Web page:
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In this issue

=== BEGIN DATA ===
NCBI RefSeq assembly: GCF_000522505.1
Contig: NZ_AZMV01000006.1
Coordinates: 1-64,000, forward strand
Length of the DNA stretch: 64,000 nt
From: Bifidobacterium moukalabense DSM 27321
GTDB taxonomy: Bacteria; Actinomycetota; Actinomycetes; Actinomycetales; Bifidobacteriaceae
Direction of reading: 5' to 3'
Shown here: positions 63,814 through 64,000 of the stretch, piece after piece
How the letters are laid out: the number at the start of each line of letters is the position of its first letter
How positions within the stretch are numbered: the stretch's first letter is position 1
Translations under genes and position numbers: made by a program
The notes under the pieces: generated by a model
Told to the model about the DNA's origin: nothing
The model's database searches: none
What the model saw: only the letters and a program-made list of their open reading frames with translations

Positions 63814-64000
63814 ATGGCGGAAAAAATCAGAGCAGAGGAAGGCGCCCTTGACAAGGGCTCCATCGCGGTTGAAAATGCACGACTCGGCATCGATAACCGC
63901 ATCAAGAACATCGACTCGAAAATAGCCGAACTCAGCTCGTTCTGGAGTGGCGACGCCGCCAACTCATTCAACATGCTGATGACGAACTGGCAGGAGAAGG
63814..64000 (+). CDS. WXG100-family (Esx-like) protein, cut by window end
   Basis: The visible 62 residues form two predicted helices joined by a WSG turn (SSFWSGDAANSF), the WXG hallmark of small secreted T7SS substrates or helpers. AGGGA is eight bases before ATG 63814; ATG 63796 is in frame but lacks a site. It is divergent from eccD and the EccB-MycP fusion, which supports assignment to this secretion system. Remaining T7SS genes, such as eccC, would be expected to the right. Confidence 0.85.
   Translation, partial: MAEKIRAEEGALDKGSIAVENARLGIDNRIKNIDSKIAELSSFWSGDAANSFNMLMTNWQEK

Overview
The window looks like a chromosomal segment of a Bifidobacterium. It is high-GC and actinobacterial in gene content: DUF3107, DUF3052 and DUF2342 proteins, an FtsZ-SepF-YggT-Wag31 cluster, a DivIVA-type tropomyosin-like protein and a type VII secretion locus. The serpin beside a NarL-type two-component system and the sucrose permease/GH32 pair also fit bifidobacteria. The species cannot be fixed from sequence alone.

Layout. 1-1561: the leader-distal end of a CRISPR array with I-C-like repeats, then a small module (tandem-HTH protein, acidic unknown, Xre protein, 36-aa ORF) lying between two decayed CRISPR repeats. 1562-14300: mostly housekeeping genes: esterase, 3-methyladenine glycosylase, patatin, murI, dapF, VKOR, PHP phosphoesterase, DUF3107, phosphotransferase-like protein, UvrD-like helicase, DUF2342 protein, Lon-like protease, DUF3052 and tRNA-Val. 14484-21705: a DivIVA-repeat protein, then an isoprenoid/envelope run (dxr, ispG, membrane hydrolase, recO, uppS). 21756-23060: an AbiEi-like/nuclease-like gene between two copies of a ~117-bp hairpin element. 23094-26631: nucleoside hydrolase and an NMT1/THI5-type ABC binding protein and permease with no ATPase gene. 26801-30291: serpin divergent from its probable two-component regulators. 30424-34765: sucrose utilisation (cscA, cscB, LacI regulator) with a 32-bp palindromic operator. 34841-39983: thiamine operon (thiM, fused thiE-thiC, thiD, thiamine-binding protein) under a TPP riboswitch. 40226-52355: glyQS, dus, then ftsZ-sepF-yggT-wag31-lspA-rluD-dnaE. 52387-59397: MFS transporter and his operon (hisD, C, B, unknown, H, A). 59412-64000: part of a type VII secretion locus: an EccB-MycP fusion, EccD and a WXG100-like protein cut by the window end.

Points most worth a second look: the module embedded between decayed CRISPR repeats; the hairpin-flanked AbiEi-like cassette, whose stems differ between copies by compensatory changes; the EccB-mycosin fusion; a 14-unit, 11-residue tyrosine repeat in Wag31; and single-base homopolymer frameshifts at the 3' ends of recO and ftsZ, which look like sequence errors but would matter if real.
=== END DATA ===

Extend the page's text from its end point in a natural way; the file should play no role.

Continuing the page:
"Terrible Tilly," our cover story by Jake Teeny, centers around an isolate lighthouse and three quarrelsome keepers at the brink of madness; one of them has been stealing the lamp's kerosene, but is there a motive behind the madness? Kassandra Montag's, "Water Wolf," is a haunting, lyrical mystery involving children who disappear while picking berries in the forest. There is certainly a compelling question at the heart of this story, and readers who don't get lost in the beautiful prose will find subtle clues strewn about. "Finder's Fee," by JM Taylor, is a fresh and amusing take on an age-old theme: be careful what you wish for! And following with a similar theme is "Au Lait," by Dan Crawford, a hilarious story about an enchanted swizzle stick falling into the hands of a very undeserving lady at a coffee shop. Our darker story is "Encumbered," by William R. Eakin. A canoe trip on a swollen river, a baby lost, a new husband with a love for campsites with high vistas—what else could a woman want to become unencumbered? In his genre-crossing tale, "The End Of The Road," Manny Frishberg gives us the most remote setting of any we have ever run, the surface of the moon. A new moon buggy modelled after a Plymouth Barracuda is about to be unveiled, and soon proves that wherever there are people, there is also greed, crime, and evil. "The Idiot's Guide To Killing Your Mother-In-Law," by James Mathews, is a thoroughly entertaining and fast-paced story that will keep you guessing and chuckling right to the end. Besides the sparkling dialogue and vividly realized characters, the plotting is as clever and deliciously ironic as mystery lovers could possibly hope for.

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